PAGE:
As for your unrequited love, I empathize and have been working through a similar thing. I’ve been finding it helpful to identify my feelings of love and desire for another person as my feelings, feelings that belong to and are located within me; feelings that enrich and empower me, that are not anchored to one elusive, unique person that I will never be with. If anything, this person that you long for, awakened something in you, made you aware of parts of yourself that you forgot about (or didn’t really know about) and it made you feel good. This person made you feel more like the person you are, have the potential to be, or the person you want to be. It’s devastating to not have your love returned, but I think if we own that feeling as ours, there’s a comfort in knowing that we have that capacity at least, and we might be able to feel those feelings again with someone else, or many other someone elses for that matter 😉
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Wise words, Sara. 🙂
I completely agree with what you’re saying about the traditional definition of soulmates – that idea of that 1 person out there for each of us, the imaginary existence of one single soul who can complete us if we are so lucky to find them, is quite unnecessary and outdated.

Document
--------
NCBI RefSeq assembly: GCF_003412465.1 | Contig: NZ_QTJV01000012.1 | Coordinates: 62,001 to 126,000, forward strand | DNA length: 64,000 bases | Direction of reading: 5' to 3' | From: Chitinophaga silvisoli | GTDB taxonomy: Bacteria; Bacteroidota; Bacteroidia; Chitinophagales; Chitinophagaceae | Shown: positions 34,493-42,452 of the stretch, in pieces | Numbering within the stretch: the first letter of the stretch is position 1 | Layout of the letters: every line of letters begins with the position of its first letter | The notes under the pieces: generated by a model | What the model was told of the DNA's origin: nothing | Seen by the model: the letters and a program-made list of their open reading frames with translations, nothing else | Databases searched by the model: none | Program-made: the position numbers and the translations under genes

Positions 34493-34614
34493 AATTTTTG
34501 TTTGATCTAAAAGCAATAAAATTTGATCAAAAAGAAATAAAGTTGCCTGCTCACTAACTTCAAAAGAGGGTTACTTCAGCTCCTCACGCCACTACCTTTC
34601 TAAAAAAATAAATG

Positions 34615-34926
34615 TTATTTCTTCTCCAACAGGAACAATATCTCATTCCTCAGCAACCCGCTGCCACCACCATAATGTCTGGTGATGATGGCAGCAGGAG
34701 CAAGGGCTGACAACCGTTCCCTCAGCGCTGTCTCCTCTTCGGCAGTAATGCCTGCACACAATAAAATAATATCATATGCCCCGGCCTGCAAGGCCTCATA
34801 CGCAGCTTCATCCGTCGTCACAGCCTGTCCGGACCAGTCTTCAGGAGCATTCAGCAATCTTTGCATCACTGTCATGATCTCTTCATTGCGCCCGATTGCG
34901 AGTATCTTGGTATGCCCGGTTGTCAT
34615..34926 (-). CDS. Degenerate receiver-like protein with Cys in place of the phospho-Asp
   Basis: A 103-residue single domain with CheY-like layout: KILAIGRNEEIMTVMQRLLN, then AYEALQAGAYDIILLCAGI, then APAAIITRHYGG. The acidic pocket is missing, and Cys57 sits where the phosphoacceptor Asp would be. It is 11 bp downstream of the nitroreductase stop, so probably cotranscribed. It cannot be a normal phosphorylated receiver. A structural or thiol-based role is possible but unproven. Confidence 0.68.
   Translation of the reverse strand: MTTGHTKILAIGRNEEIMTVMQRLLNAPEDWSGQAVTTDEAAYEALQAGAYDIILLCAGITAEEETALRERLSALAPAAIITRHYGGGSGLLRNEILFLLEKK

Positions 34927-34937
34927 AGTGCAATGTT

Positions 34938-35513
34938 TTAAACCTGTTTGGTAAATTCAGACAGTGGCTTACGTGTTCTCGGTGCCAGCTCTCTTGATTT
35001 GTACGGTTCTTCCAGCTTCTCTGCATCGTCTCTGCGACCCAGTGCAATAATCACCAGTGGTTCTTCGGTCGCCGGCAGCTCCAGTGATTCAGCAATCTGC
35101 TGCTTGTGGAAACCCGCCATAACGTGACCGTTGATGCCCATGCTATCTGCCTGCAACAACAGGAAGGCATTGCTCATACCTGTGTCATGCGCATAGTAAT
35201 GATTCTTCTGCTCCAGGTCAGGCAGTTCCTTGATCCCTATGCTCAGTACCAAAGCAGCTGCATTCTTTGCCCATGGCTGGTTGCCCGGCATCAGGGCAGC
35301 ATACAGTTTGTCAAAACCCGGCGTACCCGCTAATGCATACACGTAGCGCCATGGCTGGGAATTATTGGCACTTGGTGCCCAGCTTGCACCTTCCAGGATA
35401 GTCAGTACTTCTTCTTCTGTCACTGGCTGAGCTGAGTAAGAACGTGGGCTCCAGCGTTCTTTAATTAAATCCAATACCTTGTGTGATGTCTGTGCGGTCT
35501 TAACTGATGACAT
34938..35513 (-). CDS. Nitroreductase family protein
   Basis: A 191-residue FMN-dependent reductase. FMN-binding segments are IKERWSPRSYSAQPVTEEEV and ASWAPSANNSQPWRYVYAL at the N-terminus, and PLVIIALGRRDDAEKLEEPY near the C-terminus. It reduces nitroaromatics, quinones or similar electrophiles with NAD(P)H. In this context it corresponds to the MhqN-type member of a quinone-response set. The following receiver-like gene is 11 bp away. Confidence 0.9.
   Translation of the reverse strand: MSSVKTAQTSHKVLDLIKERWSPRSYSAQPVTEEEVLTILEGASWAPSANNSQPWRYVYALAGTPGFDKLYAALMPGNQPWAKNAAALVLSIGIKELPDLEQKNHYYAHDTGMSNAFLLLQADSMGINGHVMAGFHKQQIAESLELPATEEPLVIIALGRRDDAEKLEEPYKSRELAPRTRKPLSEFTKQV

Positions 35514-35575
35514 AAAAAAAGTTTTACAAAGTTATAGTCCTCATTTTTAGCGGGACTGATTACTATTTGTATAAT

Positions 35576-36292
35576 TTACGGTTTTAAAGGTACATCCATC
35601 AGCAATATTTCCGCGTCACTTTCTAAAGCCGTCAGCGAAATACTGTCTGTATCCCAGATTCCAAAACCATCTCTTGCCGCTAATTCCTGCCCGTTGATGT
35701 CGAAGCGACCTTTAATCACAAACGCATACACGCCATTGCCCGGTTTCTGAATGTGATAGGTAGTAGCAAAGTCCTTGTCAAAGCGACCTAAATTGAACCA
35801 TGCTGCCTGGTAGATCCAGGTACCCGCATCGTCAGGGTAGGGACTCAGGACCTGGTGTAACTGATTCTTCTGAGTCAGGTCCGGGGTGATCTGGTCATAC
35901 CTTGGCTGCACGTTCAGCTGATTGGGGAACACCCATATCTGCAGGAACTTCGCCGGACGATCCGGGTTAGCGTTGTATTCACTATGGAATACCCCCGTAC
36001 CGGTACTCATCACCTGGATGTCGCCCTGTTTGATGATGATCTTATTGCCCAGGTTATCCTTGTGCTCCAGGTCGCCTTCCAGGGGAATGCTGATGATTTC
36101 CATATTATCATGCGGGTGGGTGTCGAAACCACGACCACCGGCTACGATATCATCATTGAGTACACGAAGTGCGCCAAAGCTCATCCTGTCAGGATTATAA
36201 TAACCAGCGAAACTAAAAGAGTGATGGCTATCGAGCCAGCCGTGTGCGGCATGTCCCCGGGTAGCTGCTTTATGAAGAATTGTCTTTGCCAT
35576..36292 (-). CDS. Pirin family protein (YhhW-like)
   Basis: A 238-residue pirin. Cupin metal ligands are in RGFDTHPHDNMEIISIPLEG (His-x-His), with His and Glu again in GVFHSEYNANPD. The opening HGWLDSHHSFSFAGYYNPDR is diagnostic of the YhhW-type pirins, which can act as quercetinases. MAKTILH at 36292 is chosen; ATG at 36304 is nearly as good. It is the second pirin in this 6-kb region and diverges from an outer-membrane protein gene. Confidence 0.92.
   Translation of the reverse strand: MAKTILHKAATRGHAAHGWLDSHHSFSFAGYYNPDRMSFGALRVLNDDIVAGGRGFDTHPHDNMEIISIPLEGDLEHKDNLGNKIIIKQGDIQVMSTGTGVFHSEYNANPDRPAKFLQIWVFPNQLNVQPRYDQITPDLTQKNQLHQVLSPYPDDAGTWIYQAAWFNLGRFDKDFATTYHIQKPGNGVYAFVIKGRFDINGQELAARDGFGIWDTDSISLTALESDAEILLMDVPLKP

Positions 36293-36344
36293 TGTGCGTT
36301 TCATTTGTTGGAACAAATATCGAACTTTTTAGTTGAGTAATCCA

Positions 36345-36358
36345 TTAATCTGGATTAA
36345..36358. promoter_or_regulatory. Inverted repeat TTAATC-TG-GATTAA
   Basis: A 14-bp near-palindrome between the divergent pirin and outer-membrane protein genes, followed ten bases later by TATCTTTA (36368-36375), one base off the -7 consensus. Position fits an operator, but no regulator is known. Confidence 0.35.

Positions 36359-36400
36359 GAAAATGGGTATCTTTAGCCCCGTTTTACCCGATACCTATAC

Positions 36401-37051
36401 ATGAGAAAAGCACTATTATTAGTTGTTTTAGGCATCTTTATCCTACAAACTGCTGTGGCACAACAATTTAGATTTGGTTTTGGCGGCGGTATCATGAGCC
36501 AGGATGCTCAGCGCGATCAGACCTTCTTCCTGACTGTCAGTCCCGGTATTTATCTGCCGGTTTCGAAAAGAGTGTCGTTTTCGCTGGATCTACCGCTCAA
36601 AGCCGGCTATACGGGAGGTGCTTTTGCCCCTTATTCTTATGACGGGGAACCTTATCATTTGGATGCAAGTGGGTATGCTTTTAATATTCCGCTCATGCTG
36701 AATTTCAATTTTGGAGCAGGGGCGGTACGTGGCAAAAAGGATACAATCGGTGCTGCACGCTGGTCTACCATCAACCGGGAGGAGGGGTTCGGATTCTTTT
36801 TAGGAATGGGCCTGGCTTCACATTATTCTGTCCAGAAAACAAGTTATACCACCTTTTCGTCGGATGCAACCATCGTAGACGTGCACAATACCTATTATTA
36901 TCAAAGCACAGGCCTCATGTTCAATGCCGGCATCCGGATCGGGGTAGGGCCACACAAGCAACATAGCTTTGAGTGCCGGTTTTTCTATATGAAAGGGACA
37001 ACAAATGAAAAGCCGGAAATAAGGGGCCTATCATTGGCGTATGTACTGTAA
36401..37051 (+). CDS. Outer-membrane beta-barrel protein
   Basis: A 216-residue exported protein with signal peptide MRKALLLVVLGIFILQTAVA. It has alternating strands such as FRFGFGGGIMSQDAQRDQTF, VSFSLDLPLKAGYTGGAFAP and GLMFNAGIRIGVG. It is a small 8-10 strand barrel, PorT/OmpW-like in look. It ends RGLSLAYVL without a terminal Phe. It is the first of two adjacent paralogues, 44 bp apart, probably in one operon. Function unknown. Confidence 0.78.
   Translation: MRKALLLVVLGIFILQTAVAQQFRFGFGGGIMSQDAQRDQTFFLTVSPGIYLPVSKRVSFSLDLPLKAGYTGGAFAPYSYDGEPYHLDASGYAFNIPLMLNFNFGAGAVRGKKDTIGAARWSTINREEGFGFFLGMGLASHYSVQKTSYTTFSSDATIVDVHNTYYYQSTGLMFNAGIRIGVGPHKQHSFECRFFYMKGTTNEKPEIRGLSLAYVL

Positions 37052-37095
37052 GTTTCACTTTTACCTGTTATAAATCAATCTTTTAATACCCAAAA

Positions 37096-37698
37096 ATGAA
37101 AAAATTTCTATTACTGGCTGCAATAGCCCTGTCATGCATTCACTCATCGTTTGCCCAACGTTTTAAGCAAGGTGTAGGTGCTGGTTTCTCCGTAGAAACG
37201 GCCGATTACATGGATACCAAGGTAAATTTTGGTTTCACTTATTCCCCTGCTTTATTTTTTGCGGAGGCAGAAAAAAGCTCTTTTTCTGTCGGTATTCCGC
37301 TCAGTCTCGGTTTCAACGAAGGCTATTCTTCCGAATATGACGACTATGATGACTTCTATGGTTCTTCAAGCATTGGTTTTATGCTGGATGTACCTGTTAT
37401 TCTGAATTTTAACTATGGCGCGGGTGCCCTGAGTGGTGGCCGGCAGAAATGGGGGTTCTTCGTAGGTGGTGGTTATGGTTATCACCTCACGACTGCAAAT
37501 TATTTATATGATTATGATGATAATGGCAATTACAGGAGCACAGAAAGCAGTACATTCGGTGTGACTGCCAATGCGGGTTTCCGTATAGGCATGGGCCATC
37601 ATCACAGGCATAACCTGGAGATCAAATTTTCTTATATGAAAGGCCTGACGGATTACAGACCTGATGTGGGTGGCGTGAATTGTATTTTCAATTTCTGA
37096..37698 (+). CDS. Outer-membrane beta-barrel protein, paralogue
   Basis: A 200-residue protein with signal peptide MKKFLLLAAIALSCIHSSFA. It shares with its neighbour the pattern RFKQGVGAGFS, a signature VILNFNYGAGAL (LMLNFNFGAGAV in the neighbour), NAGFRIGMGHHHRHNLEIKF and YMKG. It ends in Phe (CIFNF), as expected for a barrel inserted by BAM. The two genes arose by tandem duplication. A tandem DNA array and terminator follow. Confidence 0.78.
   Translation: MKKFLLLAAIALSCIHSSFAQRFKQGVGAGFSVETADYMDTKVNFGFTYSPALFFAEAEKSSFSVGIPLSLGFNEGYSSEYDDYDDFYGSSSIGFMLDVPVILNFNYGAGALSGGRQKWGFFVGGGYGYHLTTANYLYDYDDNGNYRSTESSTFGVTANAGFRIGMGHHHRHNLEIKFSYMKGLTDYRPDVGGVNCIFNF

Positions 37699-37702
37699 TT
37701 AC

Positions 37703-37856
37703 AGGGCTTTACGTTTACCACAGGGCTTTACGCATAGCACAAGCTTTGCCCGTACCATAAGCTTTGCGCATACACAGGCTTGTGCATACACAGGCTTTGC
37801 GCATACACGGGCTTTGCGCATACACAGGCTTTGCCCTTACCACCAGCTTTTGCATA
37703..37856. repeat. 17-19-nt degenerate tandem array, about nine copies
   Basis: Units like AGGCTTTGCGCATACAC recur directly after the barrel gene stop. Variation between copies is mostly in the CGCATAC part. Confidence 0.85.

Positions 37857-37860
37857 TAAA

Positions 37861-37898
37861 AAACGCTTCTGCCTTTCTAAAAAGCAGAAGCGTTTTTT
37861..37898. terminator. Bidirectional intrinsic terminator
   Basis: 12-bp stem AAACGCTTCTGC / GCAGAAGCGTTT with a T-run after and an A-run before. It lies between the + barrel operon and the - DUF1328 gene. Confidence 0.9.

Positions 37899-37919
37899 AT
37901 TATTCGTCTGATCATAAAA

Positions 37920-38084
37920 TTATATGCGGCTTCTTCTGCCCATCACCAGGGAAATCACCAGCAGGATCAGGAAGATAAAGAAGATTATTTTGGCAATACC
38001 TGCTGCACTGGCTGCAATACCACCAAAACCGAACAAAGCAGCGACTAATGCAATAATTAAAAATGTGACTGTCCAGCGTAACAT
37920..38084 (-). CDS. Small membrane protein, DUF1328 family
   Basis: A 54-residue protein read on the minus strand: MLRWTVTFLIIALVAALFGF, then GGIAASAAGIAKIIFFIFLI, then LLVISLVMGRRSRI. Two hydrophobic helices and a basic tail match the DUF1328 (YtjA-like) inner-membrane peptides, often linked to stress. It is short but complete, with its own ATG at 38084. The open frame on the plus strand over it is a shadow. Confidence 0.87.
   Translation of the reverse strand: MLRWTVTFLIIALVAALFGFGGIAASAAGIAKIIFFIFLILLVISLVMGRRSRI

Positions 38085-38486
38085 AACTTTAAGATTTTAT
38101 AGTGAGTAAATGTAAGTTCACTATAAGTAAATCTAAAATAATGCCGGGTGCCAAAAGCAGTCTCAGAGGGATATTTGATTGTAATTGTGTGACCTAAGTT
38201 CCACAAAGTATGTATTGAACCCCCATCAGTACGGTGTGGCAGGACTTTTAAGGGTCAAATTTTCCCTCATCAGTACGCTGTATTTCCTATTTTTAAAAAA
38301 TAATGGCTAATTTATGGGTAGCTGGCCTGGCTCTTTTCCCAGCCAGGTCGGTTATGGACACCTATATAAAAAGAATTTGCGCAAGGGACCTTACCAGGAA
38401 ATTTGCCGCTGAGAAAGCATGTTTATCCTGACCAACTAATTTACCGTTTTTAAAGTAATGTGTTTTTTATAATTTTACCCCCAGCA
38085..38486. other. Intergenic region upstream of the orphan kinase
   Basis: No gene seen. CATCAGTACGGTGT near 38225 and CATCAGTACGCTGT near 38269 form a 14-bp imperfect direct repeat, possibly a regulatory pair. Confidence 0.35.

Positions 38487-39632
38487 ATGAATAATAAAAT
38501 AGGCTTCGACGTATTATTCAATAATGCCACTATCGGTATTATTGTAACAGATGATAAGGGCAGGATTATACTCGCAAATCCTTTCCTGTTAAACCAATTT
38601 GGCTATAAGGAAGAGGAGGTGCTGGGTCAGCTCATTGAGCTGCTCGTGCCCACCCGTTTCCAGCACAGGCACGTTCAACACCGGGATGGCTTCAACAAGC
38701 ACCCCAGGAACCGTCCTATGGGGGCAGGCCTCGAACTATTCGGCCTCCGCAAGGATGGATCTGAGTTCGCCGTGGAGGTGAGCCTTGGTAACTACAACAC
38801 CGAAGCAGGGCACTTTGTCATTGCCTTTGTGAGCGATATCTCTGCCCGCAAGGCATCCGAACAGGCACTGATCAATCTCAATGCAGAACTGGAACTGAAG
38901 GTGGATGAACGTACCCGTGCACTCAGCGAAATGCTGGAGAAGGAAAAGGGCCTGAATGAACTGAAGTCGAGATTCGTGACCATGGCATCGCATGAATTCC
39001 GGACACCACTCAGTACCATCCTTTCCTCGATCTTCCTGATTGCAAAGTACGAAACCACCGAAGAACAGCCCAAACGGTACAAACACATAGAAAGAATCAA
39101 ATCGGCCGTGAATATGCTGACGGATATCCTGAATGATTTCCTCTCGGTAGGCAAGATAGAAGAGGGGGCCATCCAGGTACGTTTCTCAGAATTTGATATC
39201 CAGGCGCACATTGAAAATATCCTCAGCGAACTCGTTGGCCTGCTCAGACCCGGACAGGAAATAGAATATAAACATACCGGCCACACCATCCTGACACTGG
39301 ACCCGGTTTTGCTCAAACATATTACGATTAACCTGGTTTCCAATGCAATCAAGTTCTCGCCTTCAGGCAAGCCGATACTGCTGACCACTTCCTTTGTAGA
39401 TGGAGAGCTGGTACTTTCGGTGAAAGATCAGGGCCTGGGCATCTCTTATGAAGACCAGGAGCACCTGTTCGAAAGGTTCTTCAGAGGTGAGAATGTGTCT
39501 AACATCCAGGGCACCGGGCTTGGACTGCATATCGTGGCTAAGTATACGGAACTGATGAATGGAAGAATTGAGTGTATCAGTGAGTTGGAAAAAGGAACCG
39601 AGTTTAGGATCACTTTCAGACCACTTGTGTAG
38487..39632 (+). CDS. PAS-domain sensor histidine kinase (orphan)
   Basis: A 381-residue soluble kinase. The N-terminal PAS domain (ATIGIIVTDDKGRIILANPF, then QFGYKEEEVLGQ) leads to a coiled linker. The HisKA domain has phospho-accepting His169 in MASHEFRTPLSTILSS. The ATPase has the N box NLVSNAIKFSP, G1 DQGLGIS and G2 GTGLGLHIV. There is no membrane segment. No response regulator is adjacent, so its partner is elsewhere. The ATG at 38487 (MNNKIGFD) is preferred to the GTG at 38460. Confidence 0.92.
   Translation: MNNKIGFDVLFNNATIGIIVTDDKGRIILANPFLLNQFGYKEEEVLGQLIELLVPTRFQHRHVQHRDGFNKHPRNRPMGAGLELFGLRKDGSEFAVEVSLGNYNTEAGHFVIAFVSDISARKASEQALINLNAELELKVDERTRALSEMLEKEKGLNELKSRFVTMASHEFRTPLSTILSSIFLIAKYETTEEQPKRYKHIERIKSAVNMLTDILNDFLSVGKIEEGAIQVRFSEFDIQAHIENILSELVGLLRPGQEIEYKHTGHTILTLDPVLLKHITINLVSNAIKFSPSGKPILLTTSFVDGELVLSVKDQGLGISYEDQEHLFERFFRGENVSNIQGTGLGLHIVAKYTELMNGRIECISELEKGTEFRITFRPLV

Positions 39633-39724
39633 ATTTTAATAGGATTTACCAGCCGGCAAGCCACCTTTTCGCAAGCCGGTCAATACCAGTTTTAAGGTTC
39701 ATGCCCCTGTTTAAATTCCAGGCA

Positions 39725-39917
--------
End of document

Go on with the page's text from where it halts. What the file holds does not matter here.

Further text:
I think it’s definitely more beneficial to recognize that most relationships do not last a lifetime and that this doesn’t mean the person was wrong for us, but only that our compatibility was temporary, and that this is not actually a bad thing. It’s probably the sanest perspective we can take – regarding each relationship as something that can only ever be transient in one way or another, something that will always be subject to change. We can learn from each relationship, and we will certainly suffer less and probably also learn and grow a lot more if we recognize our need for more than one person to fulfill all our deepest desires.
I really like what you are suggesting about owning my feelings and cherishing them as my own, and not limiting myself by ascribing them solely to this one person, but identifying them as separate from him, something that can sustain me and help me grow as a person (perhaps not despite, but rather because of, him not feeling the same for me). That’s a pretty comforting thought, actually. 🙂
Thanks so much for your feedback and advice. Very thoughtful and helpful comments, as always. 🙂